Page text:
4. Tiago Cavalcanti & Márcio Corrêa, 2014. "Cash Transfers to the Poor and the Labor Market: An Equilibrium Analysis," Review of Development Economics, Wiley Blackwell, vol. 18(4), pages 741-762, November.
    5. L. Ngai & Roberto Samaniego, 2009. "Mapping prices into productivity in multisector growth models," Journal of Economic Growth, Springer, vol. 14(3), pages 183-204, September.
    6. Andreas Georgiadis, 2008. "Efficiency Wages and the Economic Effects of the Minimum Wage: Evidence from a Low-Wage Labour Market," CEP Discussion Papers dp0857, Centre for Economic Performance, LSE.

    More about this item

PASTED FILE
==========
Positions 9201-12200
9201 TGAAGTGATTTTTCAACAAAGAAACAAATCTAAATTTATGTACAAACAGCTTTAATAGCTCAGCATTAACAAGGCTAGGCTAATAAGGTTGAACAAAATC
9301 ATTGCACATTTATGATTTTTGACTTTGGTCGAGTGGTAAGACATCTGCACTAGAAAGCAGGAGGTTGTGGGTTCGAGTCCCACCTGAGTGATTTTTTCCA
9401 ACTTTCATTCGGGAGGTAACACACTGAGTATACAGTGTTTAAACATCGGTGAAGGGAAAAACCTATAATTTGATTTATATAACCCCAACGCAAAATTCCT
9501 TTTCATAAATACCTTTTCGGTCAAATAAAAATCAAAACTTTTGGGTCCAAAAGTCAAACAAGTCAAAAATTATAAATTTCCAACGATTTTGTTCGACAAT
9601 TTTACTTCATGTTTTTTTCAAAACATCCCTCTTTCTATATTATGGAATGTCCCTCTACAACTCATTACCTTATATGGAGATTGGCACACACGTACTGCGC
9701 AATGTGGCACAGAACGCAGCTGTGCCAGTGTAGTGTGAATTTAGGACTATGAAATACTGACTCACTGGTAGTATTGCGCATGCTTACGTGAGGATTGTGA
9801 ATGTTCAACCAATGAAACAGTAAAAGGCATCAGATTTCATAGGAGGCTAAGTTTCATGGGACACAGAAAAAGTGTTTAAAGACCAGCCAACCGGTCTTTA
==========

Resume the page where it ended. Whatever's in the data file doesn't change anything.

Keywords

    welfare state; employment; social services; tax and subsidy; three worlds of welfare;

    JEL classification:

    • E24 - Macroeconomics and Monetary Economics - - Consumption, Saving, Production, Employment, and Investment - - - Employment; Unemployment; Wages; Intergenerational Income Distribution; Aggregate Human Capital; Aggregate Labor Productivity
    • I38 - Health, Education, and Welfare - - Welfare, Well-Being, and Poverty - - - Government Programs; Provision and Effects of Welfare Programs
    • J22 - Labor and Demographic Economics - - Demand and Supply of Labor - - - Time Allocation and Labor Supply

    NEP fields

    This paper has been announced in the following NEP Reports:

    Statistics

    Access and download statistics

    Corrections